### Monthly GMAT Challenge Problem Showdown: January 13, 2013

We invite you to test your GMAT knowledge for a chance to win! The second week of every month, we will post a new Challenge Problem for you to attempt. If you submit the correct answer, you will be entered into that month’s drawing for free Manhattan GMAT prep materials. Tell your friends to get out their scrap paper and start solving!

Here is this month’s problem:

If pq, and r are different positive integers such that p + q + r = 6, what is the value of x ?

(1) The average of xp and xq is xr.

(2) The average of xp and xr is not xq.

Discuss this month’s problem with like-minded GMAT takers on our Facebook page.

The monthly winner, drawn from among all the correct submissions, will receive One Year of Access to our Challenge Problem Archive, AND the GMAT Navigator, AND Our Six Computer Adaptive Tests (\$92 value).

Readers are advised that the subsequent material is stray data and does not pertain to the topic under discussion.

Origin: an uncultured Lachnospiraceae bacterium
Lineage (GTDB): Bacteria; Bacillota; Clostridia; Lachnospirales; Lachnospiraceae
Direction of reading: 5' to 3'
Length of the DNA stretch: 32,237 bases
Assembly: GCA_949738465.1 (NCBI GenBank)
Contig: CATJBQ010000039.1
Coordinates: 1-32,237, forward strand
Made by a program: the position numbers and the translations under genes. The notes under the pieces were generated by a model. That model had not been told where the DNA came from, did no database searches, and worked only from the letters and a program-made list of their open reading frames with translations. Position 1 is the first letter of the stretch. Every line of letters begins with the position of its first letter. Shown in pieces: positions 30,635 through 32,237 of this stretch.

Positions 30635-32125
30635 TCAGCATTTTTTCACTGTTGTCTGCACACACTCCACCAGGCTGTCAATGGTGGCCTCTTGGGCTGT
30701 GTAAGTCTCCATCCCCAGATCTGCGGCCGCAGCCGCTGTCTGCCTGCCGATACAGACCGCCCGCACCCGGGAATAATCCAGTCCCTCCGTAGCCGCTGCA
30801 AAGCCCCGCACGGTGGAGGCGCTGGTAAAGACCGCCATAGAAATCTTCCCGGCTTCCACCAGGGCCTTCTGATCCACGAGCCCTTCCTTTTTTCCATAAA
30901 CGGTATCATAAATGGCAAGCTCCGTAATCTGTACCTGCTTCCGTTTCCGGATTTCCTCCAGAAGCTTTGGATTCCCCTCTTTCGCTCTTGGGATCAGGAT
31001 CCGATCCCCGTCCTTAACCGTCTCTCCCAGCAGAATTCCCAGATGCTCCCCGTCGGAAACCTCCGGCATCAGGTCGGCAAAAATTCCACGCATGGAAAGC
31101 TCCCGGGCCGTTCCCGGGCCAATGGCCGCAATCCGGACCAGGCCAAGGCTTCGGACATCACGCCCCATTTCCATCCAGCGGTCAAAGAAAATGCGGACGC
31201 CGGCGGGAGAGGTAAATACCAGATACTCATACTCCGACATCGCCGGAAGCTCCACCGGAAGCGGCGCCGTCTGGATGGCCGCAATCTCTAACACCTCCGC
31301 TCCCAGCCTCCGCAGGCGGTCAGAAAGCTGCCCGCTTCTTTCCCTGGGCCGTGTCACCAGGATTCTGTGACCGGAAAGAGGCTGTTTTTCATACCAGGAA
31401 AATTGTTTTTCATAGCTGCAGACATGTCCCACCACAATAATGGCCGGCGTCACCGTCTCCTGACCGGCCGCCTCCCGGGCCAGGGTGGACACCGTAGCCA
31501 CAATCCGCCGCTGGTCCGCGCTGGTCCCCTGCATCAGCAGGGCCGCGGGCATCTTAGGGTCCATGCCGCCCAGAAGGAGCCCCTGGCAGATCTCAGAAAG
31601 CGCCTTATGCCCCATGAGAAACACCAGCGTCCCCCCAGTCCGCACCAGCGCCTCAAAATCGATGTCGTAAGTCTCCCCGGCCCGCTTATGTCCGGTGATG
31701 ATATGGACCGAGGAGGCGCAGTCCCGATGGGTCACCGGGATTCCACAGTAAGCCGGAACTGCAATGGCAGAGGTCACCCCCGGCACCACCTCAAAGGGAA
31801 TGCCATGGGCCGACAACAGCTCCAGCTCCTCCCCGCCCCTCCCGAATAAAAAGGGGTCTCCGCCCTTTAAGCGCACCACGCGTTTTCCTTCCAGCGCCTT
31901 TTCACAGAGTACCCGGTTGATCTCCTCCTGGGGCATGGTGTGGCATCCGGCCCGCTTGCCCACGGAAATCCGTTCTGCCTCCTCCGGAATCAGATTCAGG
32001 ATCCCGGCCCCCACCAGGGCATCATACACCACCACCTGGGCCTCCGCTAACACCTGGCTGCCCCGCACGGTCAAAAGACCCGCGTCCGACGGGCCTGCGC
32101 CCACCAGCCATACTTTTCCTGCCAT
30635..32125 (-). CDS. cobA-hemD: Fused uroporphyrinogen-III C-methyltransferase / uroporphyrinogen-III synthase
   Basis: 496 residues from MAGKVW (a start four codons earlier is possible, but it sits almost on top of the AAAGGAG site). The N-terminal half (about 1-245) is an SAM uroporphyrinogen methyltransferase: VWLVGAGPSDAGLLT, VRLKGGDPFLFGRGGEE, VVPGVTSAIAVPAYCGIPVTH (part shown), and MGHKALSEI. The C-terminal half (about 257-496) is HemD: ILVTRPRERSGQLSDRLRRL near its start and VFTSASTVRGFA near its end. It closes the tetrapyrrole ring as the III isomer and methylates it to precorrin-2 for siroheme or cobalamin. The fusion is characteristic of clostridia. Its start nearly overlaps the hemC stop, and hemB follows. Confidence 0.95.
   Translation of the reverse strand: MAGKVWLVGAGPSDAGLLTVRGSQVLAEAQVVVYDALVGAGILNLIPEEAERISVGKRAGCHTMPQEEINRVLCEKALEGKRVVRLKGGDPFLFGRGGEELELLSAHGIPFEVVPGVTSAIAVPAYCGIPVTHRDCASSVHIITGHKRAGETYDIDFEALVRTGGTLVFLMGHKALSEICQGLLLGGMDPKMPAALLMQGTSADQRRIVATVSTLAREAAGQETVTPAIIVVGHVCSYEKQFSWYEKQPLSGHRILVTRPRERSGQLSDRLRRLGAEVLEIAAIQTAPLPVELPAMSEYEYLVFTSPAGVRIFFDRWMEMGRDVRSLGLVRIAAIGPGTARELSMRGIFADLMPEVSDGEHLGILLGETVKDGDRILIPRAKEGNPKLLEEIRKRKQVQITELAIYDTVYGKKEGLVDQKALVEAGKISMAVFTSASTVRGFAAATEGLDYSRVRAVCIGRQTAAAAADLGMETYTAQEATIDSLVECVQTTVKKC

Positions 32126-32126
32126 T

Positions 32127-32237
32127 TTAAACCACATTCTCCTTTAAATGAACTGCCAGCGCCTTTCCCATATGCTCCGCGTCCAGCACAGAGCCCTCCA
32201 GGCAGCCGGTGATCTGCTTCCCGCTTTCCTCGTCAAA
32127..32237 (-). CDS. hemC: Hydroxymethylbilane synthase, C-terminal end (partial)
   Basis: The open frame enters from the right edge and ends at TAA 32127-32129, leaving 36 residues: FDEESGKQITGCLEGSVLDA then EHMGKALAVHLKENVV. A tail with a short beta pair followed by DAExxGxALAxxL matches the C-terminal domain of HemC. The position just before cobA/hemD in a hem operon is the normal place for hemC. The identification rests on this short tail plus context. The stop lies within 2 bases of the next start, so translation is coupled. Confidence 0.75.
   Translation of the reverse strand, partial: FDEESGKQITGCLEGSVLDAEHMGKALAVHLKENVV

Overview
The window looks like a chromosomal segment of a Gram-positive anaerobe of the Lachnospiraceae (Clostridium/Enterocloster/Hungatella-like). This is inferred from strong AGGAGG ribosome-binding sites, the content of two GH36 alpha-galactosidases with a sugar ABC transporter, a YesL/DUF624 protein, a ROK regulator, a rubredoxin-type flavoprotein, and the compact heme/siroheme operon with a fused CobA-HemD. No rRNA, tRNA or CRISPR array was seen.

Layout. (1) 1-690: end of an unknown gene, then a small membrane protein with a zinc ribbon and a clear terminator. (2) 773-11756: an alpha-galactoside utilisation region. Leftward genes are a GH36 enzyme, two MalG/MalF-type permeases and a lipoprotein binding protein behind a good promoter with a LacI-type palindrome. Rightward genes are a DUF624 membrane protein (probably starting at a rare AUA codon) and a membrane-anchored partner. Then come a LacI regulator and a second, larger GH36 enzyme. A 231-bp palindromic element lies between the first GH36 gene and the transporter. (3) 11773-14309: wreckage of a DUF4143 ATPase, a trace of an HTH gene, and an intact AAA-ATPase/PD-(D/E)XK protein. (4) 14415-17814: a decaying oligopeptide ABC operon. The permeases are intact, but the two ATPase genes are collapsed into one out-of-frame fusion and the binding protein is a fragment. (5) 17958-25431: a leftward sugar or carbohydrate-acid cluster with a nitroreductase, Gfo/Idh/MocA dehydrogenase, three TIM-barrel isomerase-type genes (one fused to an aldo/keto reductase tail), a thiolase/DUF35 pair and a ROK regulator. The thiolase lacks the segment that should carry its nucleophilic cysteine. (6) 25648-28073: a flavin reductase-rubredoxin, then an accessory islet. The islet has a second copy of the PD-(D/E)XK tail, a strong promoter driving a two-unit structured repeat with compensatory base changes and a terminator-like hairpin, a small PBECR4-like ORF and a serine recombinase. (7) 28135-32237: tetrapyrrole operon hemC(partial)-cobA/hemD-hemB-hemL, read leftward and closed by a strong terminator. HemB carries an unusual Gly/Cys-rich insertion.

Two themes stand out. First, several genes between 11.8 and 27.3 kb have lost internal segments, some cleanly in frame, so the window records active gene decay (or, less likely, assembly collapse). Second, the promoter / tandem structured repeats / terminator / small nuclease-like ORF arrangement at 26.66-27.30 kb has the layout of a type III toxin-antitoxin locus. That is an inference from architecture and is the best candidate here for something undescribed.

1. Bharadwaj March 27, 2016 at 3:14 am

There can be 3 possible equations based on the values of p,q and r. They fall in the set (1, 2, 3).
Accordingly using statement 1,
value of x can be -1/2 or 1 based on 1 equation.
1 based on second equation
-2 or 1 based on another equation
Even if wetake statement2, we can eliminate any 1 of the above 3 equations which leaves us with at least 2 different values of ‘x’ in each case.
Hence even by combining both statements, we cannot solve the value of ‘x’.

2. pradeep June 26, 2015 at 4:59 am

A

3. akshay January 12, 2015 at 1:38 am

E.

4. rupali41 March 14, 2014 at 1:34 am

I do not think option B helps in anyways because it is said that x, y and z are different integers. But it is true that X is 1. But since the X=1 does not suffice the statement, the answer should be c.